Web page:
The Moya View

The Plains Weavers

The weavers of the plains are tireless workers

poor but honest, always trusting the generosity

of an unlocked door to let in a husband working

nights at the print and design shop, finishing that

last small sign full of eclairs glazed with the most

deliciously  appealing serif  font for the new

French bakery off of main and twenty-third


or the plumber who heard about that

slow running toilet on the second floor

who leaves the bill neatly near the vanity

knowing the check will come with

the Wednesday amble and update chat


or the mechanic who can be trusted with the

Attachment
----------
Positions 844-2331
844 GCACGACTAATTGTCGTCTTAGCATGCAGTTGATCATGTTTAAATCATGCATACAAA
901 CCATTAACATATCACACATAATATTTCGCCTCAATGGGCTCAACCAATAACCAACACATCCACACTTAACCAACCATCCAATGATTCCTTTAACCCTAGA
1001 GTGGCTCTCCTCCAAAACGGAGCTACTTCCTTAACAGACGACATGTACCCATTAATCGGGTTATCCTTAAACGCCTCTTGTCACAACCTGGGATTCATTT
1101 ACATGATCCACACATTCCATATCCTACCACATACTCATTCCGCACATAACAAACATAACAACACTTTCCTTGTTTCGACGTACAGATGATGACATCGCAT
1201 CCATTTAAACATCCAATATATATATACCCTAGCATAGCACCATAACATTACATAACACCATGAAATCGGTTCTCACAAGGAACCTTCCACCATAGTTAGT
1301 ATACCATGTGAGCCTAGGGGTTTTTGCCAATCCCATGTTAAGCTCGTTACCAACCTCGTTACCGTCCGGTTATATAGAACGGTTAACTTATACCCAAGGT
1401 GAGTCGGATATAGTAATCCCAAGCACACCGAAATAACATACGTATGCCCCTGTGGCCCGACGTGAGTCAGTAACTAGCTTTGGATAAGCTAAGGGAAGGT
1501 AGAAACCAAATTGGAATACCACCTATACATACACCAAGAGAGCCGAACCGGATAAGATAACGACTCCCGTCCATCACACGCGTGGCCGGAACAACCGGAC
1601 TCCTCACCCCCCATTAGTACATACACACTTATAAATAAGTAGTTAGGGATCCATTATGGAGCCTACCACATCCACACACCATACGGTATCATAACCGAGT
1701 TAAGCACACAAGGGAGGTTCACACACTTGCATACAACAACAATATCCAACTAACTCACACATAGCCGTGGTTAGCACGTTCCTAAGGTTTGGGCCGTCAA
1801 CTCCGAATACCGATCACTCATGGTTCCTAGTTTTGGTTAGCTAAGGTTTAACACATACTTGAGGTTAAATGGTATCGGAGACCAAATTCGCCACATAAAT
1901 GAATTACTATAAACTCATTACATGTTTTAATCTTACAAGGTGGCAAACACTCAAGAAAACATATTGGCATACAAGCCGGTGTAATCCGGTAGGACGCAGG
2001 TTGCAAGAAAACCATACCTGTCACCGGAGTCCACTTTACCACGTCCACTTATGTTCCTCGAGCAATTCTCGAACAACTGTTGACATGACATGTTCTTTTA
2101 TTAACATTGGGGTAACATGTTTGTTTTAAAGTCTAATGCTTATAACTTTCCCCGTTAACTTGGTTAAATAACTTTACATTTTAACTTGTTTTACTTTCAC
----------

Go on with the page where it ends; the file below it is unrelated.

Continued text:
keys and a blank check  on the front seat

of that old blue Ford that is leaking green.


The weaver mother with seven children,

threads pieces for their school newspaper,

spins fine clear aqua yarn showing other kids

how to swim, substitute teaches so that she

can bind their minds into a chalkboard panel

of good knowledge, even drives the school bus

if that is what the thread requires to be strong.


The weaver farmer sees the Nebraska soil

is thready, dry, hard to till,   harder

to water, that crops can’t be harvested

without the abundant help of others.


In it they see a tapestry,

the people it’s colors

everything needing a tight loom

for it to work, survive and thrive  

and bind forever together.


So, they are intentionally local knowing

machine yarn eventually unravels,

that good thread can’t be found online,

and that the best panels in the tapestry

are the ones that come from common life.






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